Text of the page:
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Jump to navigation Jump to search A population model is a type of mathematical model that is applied to the study of population dynamics. Models allow a better understanding of how complex interactions and processes work. Modeling of dynamic interactions in nature can provide a manageable way of understanding how numbers change over time or in relation to each other. Many patterns can be noticed by using population modeling as a tool. Ecological population modeling is concerned with the changes in parameters such as population size and age distribution within a population.
This might be due to interactions with the environment, individuals of their own species, or other species. Population models are used to determine maximum harvest for agriculturists, to understand the dynamics of biological invasions, and for environmental conservation. Another way populations models are useful are when species become endangered. Population models can track the fragile species and work and curb the decline. Late 18th-century biologists began to develop techniques in population modeling in order to understand dynamics of growing and shrinking ball populations of living organisms.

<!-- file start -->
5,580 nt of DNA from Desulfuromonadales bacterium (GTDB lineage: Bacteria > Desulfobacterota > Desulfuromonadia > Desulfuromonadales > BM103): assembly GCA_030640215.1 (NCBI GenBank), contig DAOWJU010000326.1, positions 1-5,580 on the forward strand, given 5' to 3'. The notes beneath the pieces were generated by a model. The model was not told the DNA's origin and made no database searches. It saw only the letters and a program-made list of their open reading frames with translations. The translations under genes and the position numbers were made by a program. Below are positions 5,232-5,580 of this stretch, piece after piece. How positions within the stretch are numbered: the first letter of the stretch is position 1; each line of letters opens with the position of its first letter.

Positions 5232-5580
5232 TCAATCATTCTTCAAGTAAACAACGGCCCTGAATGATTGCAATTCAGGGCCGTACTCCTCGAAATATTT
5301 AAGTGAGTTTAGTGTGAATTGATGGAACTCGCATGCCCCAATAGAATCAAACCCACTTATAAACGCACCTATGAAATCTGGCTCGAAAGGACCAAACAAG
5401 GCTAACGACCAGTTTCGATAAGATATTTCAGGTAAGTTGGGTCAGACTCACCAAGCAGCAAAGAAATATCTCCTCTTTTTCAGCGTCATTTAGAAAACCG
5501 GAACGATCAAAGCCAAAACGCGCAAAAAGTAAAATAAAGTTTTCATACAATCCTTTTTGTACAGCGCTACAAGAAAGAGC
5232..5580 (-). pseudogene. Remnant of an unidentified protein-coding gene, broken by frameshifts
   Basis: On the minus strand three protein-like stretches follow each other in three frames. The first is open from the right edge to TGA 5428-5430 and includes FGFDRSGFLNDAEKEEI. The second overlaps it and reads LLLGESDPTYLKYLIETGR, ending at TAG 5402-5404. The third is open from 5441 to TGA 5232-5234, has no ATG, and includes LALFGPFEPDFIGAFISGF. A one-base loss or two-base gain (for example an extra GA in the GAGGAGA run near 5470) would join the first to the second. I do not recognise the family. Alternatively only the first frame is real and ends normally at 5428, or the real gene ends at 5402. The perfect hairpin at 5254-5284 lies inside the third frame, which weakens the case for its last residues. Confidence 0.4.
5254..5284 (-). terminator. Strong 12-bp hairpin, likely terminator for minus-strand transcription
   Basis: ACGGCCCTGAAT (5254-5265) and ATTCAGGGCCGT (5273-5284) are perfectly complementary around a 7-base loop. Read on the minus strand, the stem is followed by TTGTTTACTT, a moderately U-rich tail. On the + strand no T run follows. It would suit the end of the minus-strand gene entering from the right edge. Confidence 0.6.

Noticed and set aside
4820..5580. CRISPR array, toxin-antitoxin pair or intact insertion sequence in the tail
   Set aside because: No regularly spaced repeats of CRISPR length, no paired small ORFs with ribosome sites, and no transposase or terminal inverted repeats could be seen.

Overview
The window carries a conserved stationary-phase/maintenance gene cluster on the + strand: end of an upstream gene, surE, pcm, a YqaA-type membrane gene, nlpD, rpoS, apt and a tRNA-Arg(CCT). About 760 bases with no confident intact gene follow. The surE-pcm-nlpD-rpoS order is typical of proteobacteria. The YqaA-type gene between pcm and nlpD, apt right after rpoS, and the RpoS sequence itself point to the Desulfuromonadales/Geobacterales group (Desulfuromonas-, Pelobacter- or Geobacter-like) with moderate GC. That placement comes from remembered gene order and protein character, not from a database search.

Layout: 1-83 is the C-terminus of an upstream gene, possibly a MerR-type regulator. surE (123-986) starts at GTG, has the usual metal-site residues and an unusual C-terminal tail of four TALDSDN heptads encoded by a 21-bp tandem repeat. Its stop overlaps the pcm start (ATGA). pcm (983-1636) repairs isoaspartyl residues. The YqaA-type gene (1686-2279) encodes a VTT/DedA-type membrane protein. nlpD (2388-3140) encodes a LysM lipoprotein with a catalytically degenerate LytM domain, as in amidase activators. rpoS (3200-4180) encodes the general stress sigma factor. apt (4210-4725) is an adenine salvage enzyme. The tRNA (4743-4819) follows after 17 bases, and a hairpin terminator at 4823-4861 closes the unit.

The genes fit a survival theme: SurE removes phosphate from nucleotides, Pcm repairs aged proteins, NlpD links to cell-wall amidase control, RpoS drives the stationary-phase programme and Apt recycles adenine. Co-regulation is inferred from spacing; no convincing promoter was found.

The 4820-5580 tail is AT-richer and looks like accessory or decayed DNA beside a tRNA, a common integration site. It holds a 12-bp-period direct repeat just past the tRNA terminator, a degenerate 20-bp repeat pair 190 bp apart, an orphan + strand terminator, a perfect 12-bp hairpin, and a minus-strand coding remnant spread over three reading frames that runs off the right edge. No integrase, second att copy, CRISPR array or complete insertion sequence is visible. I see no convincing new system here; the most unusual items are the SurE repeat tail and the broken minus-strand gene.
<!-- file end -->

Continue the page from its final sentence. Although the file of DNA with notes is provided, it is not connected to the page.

Thomas Malthus was one of the first to note that populations grew with a geometric pattern while contemplating the fate of humankind. Population modeling became of particular interest to biologists in the 20th century as pressure on limited means of sustenance due to increasing human populations in parts of Europe were noticed by biologist like Raymond Pearl. In 1921 Pearl invited physicist Alfred J. Lotka to assist him in his lab. Logical deterministic individual-based cellular automata model of an ecosystem with one species.